As an aside, why is there such a shortage in the workforce?

That’s a complex question, and I think there are a couple of reasons. The first is stigma. There are three components that have, over time, created a strong barrier to seeking help. There is self-stigma: people don’t want to feel defective or weak, so they ignore emotional problems and tend not to seek help. Then, there’s the social stigma imposed by the people around you: “My family is going to make fun of me. My friends are going to make fun of me. People will think I’m crazy.” So, you try to hold your struggles in, rather than sharing them. Additionally, there is structural stigma within the healthcare system such that for many years, healthcare professionals didn’t talk about mental health, ask questions about people’s mental health, or make it easy for people to get help for mental health problems. Overall, the bottom line is that stigma still prevents people from coming forward.

This has contributed to the supply-demand challenge affecting the workforce. If there’s no demand for services, those services won’t be developed and by default, won’t be available. While there was always this high need, there was not necessarily a high demand.  Stigma essentially created an environment where we underestimated the need. Hence, we developed a workforce to meet the demand, but not the real need. And then finally, as I discussed earlier, our treatment approach in terms of integrating therapy and medication management is fractured. So, our limited workforce is not necessarily used in an efficient manner that places the patient’s mental health needs as the priority.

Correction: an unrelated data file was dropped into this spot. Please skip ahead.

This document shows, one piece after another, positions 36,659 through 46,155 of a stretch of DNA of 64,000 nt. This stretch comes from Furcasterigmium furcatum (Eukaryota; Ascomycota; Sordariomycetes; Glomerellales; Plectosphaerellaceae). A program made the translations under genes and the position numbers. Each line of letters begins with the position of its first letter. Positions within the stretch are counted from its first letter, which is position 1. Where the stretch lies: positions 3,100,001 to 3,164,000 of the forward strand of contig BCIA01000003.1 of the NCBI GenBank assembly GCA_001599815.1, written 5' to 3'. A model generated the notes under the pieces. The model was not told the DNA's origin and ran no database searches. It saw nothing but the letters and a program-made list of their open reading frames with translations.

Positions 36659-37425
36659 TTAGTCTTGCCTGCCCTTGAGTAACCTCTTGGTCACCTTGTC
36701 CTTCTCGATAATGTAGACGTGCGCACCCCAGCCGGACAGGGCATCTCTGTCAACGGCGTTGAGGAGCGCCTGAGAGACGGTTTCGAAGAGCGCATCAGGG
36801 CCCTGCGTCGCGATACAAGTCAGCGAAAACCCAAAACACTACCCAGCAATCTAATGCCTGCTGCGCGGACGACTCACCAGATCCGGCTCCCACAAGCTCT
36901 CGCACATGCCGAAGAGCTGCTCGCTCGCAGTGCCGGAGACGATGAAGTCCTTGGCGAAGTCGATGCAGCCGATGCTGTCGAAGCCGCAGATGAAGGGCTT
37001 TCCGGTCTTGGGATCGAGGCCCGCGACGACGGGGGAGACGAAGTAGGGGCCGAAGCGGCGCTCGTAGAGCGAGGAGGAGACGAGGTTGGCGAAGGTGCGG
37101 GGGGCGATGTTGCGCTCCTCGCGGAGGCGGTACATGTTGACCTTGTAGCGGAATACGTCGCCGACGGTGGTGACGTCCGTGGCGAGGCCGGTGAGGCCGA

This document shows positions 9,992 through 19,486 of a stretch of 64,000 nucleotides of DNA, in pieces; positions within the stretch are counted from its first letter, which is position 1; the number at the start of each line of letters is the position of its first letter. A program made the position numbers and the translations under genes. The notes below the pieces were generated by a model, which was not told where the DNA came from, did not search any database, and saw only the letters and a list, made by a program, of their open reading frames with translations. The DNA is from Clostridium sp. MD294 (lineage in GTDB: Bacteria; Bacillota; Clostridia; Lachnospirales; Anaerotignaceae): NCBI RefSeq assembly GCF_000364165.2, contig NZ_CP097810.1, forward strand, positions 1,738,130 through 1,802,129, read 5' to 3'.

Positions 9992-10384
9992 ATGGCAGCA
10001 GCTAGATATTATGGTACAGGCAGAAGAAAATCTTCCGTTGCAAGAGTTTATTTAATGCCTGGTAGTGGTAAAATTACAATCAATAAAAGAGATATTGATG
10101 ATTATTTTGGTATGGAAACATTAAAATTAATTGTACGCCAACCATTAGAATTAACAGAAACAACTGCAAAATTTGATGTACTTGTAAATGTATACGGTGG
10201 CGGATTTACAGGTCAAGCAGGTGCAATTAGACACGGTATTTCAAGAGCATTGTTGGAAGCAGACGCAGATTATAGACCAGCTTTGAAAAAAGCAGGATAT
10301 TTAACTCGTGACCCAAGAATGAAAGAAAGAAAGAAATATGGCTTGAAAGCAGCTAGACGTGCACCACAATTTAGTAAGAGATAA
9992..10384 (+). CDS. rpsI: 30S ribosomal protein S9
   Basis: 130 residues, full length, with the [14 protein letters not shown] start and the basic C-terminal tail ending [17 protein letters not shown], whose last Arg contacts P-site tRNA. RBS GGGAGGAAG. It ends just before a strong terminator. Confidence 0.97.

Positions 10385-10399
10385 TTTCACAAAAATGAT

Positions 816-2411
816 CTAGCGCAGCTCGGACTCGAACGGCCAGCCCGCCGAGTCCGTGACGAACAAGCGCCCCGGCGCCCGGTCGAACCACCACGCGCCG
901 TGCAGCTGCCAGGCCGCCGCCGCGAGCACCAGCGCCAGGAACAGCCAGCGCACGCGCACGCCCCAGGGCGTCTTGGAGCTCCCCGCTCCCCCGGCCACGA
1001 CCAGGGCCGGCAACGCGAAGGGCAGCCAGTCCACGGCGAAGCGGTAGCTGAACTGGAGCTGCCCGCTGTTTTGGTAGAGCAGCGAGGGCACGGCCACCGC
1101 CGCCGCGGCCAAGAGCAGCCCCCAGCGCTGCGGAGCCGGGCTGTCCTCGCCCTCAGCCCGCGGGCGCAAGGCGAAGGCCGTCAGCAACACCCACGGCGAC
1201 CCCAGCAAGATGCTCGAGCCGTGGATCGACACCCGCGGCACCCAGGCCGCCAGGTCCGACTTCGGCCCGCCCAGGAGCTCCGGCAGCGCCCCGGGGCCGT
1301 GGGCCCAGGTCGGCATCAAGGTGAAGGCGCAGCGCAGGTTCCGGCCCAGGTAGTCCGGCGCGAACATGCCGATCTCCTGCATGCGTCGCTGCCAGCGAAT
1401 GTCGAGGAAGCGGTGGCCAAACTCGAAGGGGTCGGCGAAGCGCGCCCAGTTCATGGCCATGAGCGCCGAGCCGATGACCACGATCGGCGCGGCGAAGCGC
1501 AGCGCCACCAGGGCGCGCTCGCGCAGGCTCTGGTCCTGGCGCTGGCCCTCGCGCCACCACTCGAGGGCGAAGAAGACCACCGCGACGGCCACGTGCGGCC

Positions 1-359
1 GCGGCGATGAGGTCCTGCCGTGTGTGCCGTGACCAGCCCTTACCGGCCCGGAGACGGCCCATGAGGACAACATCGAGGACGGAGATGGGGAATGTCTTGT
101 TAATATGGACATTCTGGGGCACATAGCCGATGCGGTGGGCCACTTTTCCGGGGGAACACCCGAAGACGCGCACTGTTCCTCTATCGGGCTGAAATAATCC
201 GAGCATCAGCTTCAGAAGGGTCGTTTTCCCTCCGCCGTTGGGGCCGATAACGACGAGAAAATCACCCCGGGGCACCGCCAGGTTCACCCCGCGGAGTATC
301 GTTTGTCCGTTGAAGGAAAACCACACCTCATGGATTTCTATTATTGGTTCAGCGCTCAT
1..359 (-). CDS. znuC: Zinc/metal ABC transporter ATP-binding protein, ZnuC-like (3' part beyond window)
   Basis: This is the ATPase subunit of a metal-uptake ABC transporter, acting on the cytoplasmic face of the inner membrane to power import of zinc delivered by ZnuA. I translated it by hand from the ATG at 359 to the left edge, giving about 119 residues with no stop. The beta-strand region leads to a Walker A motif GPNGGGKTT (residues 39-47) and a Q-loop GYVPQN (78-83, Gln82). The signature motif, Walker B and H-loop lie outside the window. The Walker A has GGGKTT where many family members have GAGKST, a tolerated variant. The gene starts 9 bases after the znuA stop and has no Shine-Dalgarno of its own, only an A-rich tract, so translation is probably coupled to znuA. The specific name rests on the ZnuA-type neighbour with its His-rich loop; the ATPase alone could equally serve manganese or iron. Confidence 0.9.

The bottom line is that today, we do have high demand. It is more appropriate than ever to raise your hand and say, “I think I have a problem, and I want help.” The pandemic kind of taught us that everybody is stressed—that’s the norm. Yet there just aren’t enough people to provide the array of services needed. And the services that are available are not well integrated or easily accessed.

One thing to remember is that when we say there’s a high demand, it’s not like people are dysfunctional. People can work through mental health challenges, and they frequently do. Imagine an individual who is affected by depression but still able to go to work. Aside from being unhappy, they are likely less productive and prone to both absenteeism and presentism. They may withdraw from co-workers and have relational problems. Their family is likely impacted, as well as their social life. So, the right treatment can help them feel better and be more productive at work will also improve the work relationships, family connections, and social activities. This help is not complicated to provide, but in today’s world it’s very challenging to find somebody who has the expertise to help, and then to get in the door when so many others have the same needs.